Friday, February 18, 2011
THE CANTERBURY TRAIL by Angie Abdou (2011) Brindle and Glass
CBC radio devotees like me will recognize Angie Abdou's name from the recent Canada Reads competition where her first novel THE BONE CAGE (an allusion to BEOWULF, by the way) was championed by Georges Laraque.
From the outset, her new novel THE CANTERBURY TRAIL is about a group of west-coast snow enthusiasts who try to finish out the season with one final spectacular run. Completed as part of a PhD program, the story also appeals to literature geeks like me who will recognize both broad and specific allusions to Chaucer's THE CANTERBURY TALES, a series of competitive stories told by pilgrims to amuse themselves and each other along their journey. So, for example, if you are aware of the "misdirected kiss" and Chaucer's predisposition for lewd and licentious detail, you will happily discover Abdou's contemporary appropriation of it in her savvy detail.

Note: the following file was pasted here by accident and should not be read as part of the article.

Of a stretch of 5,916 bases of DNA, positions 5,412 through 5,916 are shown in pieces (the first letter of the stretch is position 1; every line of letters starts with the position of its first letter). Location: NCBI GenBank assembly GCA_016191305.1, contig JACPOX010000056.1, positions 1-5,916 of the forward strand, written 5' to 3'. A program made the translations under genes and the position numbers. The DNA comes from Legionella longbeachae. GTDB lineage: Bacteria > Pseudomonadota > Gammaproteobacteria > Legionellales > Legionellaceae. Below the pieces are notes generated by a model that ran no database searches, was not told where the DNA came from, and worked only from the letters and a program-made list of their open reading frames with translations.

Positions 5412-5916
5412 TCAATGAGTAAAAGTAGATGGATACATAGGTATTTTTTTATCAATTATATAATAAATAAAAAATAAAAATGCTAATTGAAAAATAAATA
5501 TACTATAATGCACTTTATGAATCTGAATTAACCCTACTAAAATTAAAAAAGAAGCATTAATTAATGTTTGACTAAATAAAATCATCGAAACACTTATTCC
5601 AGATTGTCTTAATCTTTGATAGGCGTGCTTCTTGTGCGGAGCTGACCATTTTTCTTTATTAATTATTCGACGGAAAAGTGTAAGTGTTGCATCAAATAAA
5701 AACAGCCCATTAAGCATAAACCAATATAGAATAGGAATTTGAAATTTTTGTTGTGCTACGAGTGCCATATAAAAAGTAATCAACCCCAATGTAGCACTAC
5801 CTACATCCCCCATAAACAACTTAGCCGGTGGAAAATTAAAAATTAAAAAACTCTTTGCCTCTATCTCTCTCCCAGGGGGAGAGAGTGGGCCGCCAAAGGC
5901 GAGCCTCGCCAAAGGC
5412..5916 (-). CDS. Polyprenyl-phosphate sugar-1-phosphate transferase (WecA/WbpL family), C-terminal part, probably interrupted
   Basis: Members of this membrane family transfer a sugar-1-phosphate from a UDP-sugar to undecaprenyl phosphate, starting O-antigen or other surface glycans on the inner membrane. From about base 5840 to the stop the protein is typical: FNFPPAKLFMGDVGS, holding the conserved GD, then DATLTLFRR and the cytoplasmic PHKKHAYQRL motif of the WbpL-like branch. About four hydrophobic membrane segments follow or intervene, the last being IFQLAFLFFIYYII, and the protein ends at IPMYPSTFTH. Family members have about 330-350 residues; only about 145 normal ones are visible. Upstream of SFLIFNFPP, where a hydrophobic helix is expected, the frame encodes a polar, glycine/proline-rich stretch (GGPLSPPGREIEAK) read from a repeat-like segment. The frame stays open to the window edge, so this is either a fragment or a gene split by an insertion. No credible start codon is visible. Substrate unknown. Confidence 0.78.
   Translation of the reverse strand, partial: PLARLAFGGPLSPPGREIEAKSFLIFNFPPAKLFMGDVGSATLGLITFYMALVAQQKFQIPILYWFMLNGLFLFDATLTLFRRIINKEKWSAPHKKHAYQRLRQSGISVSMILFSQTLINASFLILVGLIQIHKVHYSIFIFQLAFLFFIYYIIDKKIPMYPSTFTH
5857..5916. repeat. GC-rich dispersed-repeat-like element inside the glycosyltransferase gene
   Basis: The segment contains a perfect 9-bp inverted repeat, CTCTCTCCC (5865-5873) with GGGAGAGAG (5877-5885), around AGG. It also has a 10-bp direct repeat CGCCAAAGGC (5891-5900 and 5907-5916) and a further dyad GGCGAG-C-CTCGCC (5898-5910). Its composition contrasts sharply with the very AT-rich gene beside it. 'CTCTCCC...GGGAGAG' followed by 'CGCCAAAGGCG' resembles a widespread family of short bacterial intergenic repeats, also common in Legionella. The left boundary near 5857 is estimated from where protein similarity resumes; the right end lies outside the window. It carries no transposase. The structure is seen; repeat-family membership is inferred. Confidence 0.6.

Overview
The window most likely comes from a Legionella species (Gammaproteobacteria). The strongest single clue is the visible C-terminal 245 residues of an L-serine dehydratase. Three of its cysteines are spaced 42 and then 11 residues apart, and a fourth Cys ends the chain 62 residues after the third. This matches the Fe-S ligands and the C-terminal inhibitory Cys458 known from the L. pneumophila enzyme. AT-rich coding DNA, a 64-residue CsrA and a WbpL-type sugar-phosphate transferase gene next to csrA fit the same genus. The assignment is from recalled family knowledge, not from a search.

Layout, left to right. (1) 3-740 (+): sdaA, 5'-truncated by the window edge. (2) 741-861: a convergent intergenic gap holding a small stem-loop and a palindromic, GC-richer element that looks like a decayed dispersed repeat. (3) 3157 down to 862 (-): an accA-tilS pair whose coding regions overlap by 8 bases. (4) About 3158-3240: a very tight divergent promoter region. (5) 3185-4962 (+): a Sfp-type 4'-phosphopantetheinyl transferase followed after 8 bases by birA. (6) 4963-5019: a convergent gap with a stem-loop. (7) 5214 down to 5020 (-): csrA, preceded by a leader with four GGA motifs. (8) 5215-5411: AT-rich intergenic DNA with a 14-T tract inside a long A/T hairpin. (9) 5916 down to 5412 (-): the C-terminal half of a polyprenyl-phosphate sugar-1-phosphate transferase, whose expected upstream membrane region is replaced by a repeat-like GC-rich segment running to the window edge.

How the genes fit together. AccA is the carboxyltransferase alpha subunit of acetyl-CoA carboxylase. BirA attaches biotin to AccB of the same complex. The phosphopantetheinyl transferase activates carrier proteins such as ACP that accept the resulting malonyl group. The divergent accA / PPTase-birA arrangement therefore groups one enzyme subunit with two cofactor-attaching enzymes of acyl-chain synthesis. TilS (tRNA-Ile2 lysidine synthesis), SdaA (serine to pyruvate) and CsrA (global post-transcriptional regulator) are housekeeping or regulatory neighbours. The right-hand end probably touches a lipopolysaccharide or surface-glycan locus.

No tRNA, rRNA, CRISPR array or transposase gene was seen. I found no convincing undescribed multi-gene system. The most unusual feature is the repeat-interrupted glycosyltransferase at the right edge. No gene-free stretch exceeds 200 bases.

Just as Thomas King has each narrator embellish and one-up the previous storyteller in GREEN GRASS RUNNING WATER, so does Abdou move from Hermit to Ski Bum to Mother to Urbanite to Redneck to Hippy to Miller layering scatological detail and sexual tension until both resolve in unavoidable eruptions that are equal parts amusement and prurient disgust.
When all of the characters find themselves sharing a not-so-idyllic space at Camelot, tempers flare. And, although many of the disgruntled folk manage to make amends, it's only Mother Nature herself who can truly clear the air.
In THE CANTERBURY TRAIL Abdou walks a tightrope, balancing elements of comedy and tragedy with equal poise and shows herself an able inheritor of ribald Chaucerian tradition.